UK’s loss of planners a lesson for Australia

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A meeting of the Financial Planning Standards Board at the FPA Congress yesterday gave Aussie planners a possible look into the future of the profession.

FPSB Council chairperson from the UK, Barry Horner, explained the current status of regulatory reform in the UK, saying that it might be a “heads up” for planners in Australia.

“Right at the heart of the retail distribution review was a desire from the UK regulatory point of view to see the profession come of age. What also came as a part of that change was a move to have a code of ethics…high levels of professional qualifications that everybody had to achieve, a move to a minimum requirement of continued professional development and everyone has to be a member of a professional body.”

Every practising planner in the UK also has to have a statement of professional standing, says Horner.

“What that’s lead to is a significant drop in adviser numbers in the UK, as you can imagine. There are many people that didn’t get through the exams, and we’re now in a period where, even those people that did get through the exams are now facing quite a different world.”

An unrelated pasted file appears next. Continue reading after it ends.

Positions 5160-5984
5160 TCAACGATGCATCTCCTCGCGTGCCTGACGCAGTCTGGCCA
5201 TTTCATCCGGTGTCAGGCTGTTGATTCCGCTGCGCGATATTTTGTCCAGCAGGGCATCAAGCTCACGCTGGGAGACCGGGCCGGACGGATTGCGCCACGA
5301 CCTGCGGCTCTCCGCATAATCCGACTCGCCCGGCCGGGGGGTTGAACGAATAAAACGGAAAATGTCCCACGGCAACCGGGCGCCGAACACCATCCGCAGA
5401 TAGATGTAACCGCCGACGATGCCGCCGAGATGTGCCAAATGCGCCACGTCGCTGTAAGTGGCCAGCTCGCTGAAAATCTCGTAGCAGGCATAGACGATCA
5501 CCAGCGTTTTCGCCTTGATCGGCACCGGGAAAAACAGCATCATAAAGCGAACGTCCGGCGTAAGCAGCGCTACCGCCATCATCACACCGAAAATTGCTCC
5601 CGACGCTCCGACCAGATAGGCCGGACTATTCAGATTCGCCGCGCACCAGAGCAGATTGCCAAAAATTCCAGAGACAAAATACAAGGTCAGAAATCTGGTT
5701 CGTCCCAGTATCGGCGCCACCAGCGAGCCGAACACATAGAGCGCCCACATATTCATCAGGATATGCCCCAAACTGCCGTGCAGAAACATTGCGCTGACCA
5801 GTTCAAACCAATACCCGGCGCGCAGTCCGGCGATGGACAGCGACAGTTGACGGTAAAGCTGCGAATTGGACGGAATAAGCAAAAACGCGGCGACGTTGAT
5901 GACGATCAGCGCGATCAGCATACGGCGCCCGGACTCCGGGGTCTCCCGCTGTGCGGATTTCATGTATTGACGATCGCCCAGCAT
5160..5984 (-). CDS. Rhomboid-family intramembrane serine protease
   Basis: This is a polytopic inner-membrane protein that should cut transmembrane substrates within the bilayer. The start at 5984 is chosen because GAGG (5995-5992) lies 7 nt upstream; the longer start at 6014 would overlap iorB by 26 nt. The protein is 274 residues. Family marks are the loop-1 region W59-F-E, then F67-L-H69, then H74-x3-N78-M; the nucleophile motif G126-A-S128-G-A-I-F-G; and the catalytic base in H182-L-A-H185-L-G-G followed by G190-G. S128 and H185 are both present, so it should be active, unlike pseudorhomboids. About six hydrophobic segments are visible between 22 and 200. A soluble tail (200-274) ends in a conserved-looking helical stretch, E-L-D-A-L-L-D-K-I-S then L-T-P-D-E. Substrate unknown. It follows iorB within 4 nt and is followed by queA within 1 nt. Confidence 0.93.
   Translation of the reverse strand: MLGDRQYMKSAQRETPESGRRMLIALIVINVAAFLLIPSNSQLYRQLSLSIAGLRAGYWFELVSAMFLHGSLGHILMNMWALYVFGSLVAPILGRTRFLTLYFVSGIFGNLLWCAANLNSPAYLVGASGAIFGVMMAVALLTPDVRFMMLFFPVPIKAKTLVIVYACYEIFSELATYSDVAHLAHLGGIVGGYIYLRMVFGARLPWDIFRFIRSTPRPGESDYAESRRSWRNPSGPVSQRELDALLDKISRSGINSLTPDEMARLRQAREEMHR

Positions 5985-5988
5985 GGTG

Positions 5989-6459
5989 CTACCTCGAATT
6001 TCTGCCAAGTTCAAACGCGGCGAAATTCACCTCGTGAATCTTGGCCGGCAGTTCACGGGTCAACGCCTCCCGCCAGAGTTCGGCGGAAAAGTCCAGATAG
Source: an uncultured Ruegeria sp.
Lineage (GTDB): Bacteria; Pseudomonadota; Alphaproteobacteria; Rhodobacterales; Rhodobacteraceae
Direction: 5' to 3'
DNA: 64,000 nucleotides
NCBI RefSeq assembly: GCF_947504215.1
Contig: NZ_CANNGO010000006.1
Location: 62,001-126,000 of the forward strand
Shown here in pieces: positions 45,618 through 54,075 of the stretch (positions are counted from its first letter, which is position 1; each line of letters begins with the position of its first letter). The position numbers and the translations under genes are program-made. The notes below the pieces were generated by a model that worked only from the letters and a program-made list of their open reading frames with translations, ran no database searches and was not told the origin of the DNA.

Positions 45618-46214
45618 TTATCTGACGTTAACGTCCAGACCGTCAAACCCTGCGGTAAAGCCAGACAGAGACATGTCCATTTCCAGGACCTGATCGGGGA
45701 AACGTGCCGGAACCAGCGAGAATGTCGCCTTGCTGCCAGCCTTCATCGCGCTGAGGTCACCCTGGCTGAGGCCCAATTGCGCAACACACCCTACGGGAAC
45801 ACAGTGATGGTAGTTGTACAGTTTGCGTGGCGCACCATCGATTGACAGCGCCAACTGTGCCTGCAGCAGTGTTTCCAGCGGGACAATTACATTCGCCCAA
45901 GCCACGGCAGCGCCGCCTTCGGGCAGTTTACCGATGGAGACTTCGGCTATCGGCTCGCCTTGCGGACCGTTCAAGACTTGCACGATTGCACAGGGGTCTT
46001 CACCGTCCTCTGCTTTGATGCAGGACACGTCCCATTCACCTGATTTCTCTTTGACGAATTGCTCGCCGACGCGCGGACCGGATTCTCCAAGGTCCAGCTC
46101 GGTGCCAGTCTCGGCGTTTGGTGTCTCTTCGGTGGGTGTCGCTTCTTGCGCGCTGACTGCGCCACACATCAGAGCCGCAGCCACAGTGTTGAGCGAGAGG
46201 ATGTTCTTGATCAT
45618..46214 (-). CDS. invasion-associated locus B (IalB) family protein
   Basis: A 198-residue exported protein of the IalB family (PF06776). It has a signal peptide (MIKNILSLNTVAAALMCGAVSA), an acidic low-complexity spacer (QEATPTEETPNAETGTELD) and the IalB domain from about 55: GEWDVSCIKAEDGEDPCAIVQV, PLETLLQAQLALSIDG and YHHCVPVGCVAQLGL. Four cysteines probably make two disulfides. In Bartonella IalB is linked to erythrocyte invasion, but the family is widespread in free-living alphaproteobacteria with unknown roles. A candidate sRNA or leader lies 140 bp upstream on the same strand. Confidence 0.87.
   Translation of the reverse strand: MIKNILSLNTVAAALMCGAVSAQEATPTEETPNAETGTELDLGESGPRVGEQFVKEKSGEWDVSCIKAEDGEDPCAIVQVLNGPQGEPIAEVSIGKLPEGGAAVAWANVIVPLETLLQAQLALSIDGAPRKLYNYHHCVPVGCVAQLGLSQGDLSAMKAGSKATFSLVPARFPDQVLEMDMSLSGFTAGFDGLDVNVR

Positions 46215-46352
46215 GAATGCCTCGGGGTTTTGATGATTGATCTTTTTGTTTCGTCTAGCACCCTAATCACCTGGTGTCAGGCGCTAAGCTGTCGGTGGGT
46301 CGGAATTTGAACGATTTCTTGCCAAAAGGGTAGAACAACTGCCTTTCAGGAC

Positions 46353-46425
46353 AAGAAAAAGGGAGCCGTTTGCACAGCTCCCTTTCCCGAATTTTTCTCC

“Hopefully that’s a bit of a heads up.”

Horner says that adviser numbers dropped from 40,000 at the end of 2011, to 31,000 at the end of 2012. A 23% drop. The banks have suffered an even bigger loss, down 44%.

This has created a void in planning, and he questions how the “individual person of more modest means” can get access to good quality financial planning.

Also on the board was FPSB CEO Noel Maye from the US. He says that a possible solution to the gap is scaled advice, and that most people are coming to advice in that limited format.

“I think one of the challenges is…How do you get that level of care that would come from someone who’s actually giving you comprehensive advice?”

Australian FPSB chairperson Steve Helmich is “pretty bullish” about the potential for scaled advice.  

“I think it’s just there to raise the awareness of the value of planning, and I think it’s going to be good for planning and good for the profession.

“If we can get good value for money scaled offerings…they’ll at least start to get a relationship with the client.”